Adding to the torment, I have had to borrow a laptop from a friend because the charger for my Macbook Pro stopped working a few minutes ago. I bought the charger from a Middle Eastern gentleman who runs a kiosk on the main road. I have replaced it five times in three months. I’m starting to think it might not be a genuine Apple product.
My friend’s laptop is not a Mac. It’s the other thing. It runs on Windows 7 and is loaded with Word 97. The cursor is jumpier than a kangaroo on crack and the track pad is like my ex-wife – it reacts badly to being touched. I never thought I’d hate Bill Gates for anything other than his wealth.
There is plenty to write about. For instance, Kanye West reckons the slaves who were brought to America have only themselves to blame for putting up with it for so long. If they’d read the small print in their contracts they would have seen the opt-out clause. They only have themselves to blame. So that story has been blown apart. I don’t have the stomach for it, anyway, because I’d have to mention Kanye’s wife which I have sworn never to do.
The Boy Scouts of America is changing its name after deciding to allow girls to join. This marks the beginning of the end of the world as we know it but I can’t get into it right now.
Closer to home, an idiot ex-pat from Britain got himself lightly mauled by what he thought was his pet lion. Having been hand-raised from birth, Shamba probably considered Mike Hodge a member of the pride – albeit a pretty pathetic one – and decided for whatever reason to teach him a lesson lion-style.
Hodge’s family described it as a double-tragedy. Indeed. Shamba was hand-reared and Shamba was shot. Those are the only two tragedies I can see.
The only humour in this story came from Field Marshall Floyd Shivambu who said in a tweet, “The whole thing of Caucasians callously killing our animals is out of order and unacceptable. The Brit acted stupidly & now our Lion, which responded acceptably and responsibly, is murdered! The animals, like all land, belongs to indigenous people of Africa and must be defended.”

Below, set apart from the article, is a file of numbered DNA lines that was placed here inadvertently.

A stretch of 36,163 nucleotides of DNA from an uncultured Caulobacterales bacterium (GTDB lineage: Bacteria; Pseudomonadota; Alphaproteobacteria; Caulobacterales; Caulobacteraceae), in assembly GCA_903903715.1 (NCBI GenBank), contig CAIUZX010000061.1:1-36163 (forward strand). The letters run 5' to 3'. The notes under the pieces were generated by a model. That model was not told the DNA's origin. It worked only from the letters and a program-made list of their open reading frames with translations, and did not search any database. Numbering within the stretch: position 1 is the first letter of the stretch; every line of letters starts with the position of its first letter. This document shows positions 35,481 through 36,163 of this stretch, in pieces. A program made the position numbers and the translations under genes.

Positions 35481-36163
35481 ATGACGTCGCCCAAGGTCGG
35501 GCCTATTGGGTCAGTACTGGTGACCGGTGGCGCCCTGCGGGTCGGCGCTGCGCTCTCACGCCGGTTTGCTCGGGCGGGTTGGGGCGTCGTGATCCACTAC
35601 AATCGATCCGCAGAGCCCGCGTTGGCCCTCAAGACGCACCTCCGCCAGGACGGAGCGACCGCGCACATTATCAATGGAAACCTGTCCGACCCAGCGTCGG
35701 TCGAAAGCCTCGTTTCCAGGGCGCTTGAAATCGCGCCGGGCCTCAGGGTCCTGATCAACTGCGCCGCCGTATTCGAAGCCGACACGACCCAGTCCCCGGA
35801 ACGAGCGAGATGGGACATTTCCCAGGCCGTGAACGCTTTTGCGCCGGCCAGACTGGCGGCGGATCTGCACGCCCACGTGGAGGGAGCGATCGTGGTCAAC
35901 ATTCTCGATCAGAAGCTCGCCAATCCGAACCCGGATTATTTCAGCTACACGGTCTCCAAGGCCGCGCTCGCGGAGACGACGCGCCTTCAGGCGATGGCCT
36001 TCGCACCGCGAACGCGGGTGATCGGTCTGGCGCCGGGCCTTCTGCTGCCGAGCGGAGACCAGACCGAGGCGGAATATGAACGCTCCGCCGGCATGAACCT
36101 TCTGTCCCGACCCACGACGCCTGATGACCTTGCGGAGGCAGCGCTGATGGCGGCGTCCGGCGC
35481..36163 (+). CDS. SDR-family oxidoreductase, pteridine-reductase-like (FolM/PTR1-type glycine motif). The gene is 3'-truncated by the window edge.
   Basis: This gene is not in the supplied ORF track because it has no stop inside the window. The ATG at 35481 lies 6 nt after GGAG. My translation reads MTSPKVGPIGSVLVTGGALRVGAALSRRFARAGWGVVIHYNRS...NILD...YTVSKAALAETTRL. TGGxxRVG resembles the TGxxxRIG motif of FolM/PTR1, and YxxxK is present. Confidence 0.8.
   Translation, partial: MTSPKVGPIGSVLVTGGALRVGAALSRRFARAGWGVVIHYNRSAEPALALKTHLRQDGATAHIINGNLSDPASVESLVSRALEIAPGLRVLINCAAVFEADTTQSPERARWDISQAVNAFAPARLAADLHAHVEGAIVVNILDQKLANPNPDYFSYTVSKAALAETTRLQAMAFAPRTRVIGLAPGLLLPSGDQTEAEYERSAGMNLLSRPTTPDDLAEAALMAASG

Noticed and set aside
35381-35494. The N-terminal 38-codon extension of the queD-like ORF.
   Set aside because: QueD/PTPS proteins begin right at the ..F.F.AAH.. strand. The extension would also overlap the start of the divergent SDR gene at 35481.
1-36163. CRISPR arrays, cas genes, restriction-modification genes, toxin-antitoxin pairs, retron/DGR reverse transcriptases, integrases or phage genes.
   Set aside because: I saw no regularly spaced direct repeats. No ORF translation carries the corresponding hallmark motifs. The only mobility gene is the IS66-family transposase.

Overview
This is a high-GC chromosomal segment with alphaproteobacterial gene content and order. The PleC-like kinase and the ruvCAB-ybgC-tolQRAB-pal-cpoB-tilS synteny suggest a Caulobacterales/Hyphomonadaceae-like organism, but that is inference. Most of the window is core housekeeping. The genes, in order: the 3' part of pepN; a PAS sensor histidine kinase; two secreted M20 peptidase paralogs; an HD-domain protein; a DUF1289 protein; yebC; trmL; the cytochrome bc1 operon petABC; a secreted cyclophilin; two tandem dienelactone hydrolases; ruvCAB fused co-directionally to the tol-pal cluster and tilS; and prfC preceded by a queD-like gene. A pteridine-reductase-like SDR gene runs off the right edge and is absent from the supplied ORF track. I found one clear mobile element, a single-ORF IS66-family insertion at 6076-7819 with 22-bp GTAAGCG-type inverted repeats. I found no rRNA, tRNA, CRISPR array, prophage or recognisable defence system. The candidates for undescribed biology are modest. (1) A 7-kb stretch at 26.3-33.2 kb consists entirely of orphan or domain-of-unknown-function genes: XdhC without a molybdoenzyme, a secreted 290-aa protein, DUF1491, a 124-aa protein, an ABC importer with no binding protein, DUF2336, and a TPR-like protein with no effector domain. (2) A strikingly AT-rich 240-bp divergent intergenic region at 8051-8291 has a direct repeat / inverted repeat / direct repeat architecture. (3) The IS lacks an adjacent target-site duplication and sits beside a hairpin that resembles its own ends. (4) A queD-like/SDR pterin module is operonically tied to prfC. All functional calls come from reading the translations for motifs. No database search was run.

Someone I can usually trust suggested I write about an issue close to my heart. My thoughts turned to the great philanthropist, Lou Reed, who famously remarked on his 1978 Live: Take No Prisoners album, “Give me an issue, I’ll give you a tissue and you can wipe my ass with it.”
I imagine Lou was suffering from issue fatigue. That, and possibly too much heroin. There was a lot of it about in the late ’70s. A deeply sensitive man in his youth, Lou was clearly overwhelmed by the many issues of the day – the Vietnam war, Nixon, women’s rights, affirmative action, gay pride, mood rings, lava lamps, Sea Monkeys, pet rocks and that fucking Rubik’s cube.
When it comes to things close to my heart, clogged arteries are second only to the issues that jostle one another for attention, each crying out louder than the other, “Me! Me! Choose meeee!” until I can stand it no longer and bang my head against the floor until the voices die down.
Smoking. Now there’s an issue you can get your yellow teeth into. At some point you might even need a tissue to wipe the blood-flecked foam from your lips.
There’s a new law in the pipeline. If it gets passed, you won’t even be able to light up outside if other people are around. Cigarette vending machines will be banned and all those vaping hipsters will be treated like the vermin they are.
The government expects “push-back” from the tobacco industry. If you’re not a smoker, my advice is that you push them right back.
My mother died of lung cancer six years ago. She also had emphysema and chronic obstructive pulmonary disorder. A small price to pay for many happy years of smoking.
I stopped smoking a few years ago but the damage has been done. I can no longer run the 100m in under ten minutes. Thanks to the makers of Lexington, Chesterfield and Camel, I now have to drive if I want to travel that distance in a hurry.
There are few things in this world madder than repeatedly paying for something that delivers 321 dangerous chemicals directly into your lungs and blood stream without causing you to at least hallucinate or even stay awake for three days talking, laughing and having sex.
I don’t think smoking should be banned because I want to live in a world that affords people the greatest degree of freedom possible. But, as Charles Manson once said, with great freedom comes great responsibility.
When six people sit down at the table next to me and all light up at once, it’s like the death-eaters in Harry Potter have arrived. They are oblivious to my obvious signs of discomfort. One of these days I shall reach down their throats and rip out their diseased lungs, wring them into a bucket and use the tar to fill the potholes in my road.
fish